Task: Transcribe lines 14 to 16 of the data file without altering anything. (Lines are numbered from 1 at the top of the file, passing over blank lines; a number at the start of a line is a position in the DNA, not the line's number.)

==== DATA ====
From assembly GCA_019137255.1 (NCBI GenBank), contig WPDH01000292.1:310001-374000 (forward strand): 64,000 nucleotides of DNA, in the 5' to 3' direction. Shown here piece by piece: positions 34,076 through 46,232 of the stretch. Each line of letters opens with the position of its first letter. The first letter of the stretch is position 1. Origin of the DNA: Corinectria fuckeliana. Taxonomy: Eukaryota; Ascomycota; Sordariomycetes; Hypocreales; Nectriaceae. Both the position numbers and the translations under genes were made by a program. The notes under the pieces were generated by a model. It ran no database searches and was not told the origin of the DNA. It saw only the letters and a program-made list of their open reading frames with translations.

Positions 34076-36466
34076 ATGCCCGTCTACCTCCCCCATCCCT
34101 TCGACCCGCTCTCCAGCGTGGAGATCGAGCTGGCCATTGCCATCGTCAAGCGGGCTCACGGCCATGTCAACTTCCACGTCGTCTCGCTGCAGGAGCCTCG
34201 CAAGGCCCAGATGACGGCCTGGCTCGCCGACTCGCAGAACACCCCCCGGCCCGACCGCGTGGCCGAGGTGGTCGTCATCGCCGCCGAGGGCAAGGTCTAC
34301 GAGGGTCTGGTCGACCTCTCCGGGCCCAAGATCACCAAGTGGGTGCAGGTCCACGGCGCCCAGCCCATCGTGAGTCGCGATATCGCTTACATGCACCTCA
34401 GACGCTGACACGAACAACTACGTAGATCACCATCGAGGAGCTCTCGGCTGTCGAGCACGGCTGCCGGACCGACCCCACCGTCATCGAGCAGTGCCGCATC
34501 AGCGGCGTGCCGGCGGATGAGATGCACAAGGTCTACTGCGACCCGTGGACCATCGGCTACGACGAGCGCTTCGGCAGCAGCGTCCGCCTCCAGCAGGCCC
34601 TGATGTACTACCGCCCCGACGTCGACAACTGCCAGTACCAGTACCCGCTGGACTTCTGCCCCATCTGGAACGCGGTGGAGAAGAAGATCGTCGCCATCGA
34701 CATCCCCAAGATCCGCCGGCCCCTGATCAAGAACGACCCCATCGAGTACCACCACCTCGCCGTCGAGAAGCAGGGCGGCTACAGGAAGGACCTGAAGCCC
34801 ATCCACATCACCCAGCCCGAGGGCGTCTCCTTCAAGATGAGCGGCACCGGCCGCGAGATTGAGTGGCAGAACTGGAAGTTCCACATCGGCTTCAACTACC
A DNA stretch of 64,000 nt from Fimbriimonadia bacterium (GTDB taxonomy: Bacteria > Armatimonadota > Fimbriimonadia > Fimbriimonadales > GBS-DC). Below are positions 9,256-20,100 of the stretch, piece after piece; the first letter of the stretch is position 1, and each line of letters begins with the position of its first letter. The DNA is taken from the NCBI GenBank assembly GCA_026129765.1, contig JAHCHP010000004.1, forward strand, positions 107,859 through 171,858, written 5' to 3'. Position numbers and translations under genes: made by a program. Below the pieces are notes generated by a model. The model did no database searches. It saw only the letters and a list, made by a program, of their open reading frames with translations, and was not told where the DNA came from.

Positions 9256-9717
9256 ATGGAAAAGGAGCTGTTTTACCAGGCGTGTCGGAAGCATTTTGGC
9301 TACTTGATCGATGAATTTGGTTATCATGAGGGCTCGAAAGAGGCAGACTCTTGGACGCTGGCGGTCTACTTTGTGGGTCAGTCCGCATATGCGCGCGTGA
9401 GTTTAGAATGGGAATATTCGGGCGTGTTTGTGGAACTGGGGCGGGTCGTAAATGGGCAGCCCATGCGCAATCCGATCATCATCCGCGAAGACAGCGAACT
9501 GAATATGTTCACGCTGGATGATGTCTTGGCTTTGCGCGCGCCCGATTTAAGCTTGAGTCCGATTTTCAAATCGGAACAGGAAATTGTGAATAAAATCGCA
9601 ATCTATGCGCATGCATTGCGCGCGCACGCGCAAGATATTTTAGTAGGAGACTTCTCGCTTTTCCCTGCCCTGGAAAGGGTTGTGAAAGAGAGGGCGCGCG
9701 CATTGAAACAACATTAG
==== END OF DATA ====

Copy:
9256 ATGGAAAAGGAGCTGTTTTACCAGGCGTGTCGGAAGCATTTTGGC
9301 TACTTGATCGATGAATTTGGTTATCATGAGGGCTCGAAAGAGGCAGACTCTTGGACGCTGGCGGTCTACTTTGTGGGTCAGTCCGCATATGCGCGCGTGA
9401 GTTTAGAATGGGAATATTCGGGCGTGTTTGTGGAACTGGGGCGGGTCGTAAATGGGCAGCCCATGCGCAATCCGATCATCATCCGCGAAGACAGCGAACT